Monday, September 03, 2012

Nouri's never ending pass

So what kind of human rights are observed in the "new Iraq"? Hardly any. The list of abuses is long and the tip of the iceberg is waves of arbitrary arrests (over 1,000 monthly), torture and executions. All are barely noticed by the world media and the US and British official silence is rather convenient to cover up the crimes and chaos they created. From time to time, they break their silence but only to justify their act of aggression. Recently, when Archbishop Desmond Tutu pulled out of a seminar in protest over the presence of Tony Blair, a statement was issued by Blair's office to justify the morality of his decision to support the United States' military invasion of Iraq.
The statement reiterated the plight of Iraqis under Saddam's regime with no mention whatsoever of the hundreds of thousands of victims of the war and endemic abuses of human rights since 2003.
The Nouri al-Maliki government in Iraq with its human rights outfits is following the same path. Its human rights concerns remain focused on the crimes of the previous regime. So do most of the intellectuals and politicians involved in the scramble for seats and favours in Baghdad. People who for years before the invasion of 2003 were highlighting human rights abuses as a reason to invoke war as a prelude to democracy and transparency are now either totally silent or actively covering up the current abuses, despite glaring evidence from international human rights organisations.

The above is from Haifa Zangana's "Why is Iraq now immune from criticism over appalling human rights record?" (Guardian).  Nouri's Iraq, no improvement at all despite the lies and justifications of Tony Blair.  In addition to the 26 executed last week in Iraq (96 for the year), Al Rafidayn notes the Minister of Justice announced today that there are 5 Saudis about to be put to death.

Alsumaria notes a Nineveh Province bombing injured a local city council member and his wife, a Kirkuk roadside bombing injured two brothers, 1 corpse was discovered outside of Kirkuk and 1 judge was killed in an Anbar Province attack.

They wanted US Vice President Joe Biden but only got a Near Eastern Affairs assistant from State.  All Iraq News reports Nouri met today with Elizabeth Jones and stated he needs help equipping the military while Jones stressed Syria.  Zangana wonders why Iraq keeps getting a pass?  Because the White House only gives a damn about Syria.  They want war and they will roll around in bed with any despot to get that war.

The August 27th snapshot included:

From equal playing fields to unequal ones,  Ayad al-Tamimi (Al Mada) reports the city of Kadhimiya is moving to prevent any woman from entering the city unless she is covered by a veil and that a group known as the morality police are following men and women in the city who were the hair 'differently' and that they stop women without veils and force them to put on veils -- they also force women wearing make up to remove it.  Force?  At least one woman has been beaten by the 'morality police.'  Raman Brosk (AKnews) notes that despite local press insisting this new law on the veil was passed by both the local government and the Baghdad Provincial Council, the provinice is stating, via the head of their legal committee Subbar al-Saadi, "Baghdad Provincial Council did not issue such a resolution.  A decision was issued to wear a head scarf or abaya inside the holy courtyard in the religious shrines in Kadhimiya, Najaf, Karbala or Samurra."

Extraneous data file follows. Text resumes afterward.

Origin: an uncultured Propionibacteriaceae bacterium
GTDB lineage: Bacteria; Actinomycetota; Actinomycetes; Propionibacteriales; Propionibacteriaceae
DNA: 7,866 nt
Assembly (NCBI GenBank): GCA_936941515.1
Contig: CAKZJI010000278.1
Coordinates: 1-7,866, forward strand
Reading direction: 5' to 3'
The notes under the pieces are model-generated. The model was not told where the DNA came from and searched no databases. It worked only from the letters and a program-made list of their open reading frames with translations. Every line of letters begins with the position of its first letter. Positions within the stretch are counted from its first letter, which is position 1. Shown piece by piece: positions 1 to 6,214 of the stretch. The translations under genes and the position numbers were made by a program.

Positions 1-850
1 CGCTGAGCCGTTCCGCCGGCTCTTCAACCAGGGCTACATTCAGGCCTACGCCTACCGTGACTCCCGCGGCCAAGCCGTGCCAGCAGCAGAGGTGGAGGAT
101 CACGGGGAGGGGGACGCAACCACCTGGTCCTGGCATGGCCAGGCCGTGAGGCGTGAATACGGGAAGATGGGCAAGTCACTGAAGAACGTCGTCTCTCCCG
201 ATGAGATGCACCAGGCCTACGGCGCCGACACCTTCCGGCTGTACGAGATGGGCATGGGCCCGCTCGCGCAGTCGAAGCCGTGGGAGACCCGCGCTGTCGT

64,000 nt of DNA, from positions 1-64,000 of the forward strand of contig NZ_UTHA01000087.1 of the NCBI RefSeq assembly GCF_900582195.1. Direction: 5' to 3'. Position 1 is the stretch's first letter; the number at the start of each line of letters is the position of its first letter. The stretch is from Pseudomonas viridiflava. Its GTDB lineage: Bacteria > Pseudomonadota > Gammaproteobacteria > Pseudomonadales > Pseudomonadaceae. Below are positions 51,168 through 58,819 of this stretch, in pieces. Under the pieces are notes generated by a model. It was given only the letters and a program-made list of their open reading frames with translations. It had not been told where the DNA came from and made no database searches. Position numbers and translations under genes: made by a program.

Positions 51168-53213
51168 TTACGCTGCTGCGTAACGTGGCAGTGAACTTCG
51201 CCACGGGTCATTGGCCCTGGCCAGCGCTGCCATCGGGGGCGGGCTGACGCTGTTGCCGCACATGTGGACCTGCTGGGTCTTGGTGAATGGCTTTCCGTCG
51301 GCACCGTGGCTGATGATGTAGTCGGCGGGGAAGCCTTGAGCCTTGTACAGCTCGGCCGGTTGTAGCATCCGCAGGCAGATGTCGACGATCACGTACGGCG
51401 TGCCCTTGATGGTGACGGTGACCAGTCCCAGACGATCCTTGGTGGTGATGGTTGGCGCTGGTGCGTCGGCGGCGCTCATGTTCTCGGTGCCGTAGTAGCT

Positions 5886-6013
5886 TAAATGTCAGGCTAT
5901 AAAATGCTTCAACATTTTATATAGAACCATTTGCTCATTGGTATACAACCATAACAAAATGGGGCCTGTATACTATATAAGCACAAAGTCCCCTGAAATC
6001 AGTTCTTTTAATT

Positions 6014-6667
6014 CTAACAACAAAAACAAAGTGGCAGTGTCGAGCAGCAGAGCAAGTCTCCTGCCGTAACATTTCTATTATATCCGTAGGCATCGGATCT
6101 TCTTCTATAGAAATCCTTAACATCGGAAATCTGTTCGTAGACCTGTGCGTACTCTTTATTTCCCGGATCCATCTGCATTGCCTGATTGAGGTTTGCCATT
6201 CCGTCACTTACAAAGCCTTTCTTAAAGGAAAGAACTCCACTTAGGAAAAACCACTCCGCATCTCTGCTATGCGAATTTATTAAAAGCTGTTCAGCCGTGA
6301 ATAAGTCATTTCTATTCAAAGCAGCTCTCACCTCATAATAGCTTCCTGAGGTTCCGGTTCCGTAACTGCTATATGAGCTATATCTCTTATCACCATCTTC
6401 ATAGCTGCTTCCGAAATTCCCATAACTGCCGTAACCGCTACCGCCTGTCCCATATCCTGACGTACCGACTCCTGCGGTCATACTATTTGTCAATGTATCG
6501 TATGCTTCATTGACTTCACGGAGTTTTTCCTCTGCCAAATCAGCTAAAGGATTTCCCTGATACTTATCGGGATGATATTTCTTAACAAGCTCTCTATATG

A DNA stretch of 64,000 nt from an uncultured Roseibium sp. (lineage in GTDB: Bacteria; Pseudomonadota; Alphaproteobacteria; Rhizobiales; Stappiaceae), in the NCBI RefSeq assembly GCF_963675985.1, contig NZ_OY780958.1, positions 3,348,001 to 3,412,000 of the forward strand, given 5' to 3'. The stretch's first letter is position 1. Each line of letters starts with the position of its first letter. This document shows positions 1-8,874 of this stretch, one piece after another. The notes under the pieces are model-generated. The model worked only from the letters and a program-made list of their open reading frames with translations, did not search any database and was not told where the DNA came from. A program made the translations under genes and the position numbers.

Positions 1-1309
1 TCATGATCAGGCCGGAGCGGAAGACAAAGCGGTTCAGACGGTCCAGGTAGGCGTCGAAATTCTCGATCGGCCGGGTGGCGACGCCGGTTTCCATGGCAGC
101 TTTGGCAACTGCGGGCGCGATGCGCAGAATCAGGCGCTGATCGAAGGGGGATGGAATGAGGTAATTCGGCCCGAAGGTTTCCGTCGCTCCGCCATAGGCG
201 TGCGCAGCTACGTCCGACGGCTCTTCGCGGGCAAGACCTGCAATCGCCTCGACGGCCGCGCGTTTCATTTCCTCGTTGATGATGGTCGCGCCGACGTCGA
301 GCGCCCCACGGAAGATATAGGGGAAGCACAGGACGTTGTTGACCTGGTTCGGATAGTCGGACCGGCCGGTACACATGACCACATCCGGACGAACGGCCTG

Today Anna Edwards (Daily Mail) reports:

In the last two weeks, posters and banners have been hanging along the streets of Kazimiyah, sternly reminding women to wear an abaya - a long, loose black cloak that covers the body from shoulders to feet.
A similar warning came from Diwaniyah, a Shiite city about 130 kilometers (80 miles) south of the capital, where some posters have daubed a bright red X over pictures of women wearing pants.
Other banners praise women who keep their hair fully covered beneath a headscarf.

AP carries the story as its own here and here.

The political stalemate continues in Iraq and, despite the fact that provincial elections are supposed to take place in March of next year, Al Mada reports a new electoral commission has still not been chosen so Parliament has yet again extended the terms of the commissioners (this time for 15 days).

Isaiah's The World Today Just Nuts "The Needed Extension" went up yesterday as did Kat's "Kat's Korner: Susanna Hoffs and Joss Stone, who can figure it out?" and Kat's "Kat's Korner: Animal Collective goes instinctual" went up earlier today and she's got another music piece that goes up after this entry.  Lastly,  Jill Stein is the Green Party's presidential candidate and her campaign notes:

Opinion article issued for Labor Day, 2012, by Jill Stein. A PDF version of this statement is available by clicking here. Photo at right is of Philly labor leader Jim Moran speaking with Cheri Honkala and Jill Stein. I welcome and endorse the AFL-CIO's campaign to finally fulfill President Roosevelt's 1944 call for a second, Economic Bill of Rights, including the rights to jobs, living wages, labor unions, voting rights, health care, education, and retirement security. As the Green Party candidate for President, my Green New Deal platform already has specific proposals to secure these rights.
  • Jobs: Employ the unemployed in public works projects and federally-supported community-controlled cooperatives and other enterprises; create 25 million green and public service jobs.
  • Living Wages: Raise the federal minimum wage to a living wage.
  • Labor Law Reforms: Repeal the anti-labor Taft-Hartley Act, outlaw permanent striker replacements, and authorize majority card check union recognition.
  • Voting Rights: Pass the Right To Vote Amendment to establish an affirmative constitutional right to vote and accurate vote counting.
  • Corporate Power: Pass a constitutional amendment to repeal the corrupting court-ordered doctrines that corporations are people and money is speech and establish that corporations and election campaign finance can be regulated
  • Health Care: Enact single-payer Medicare for All.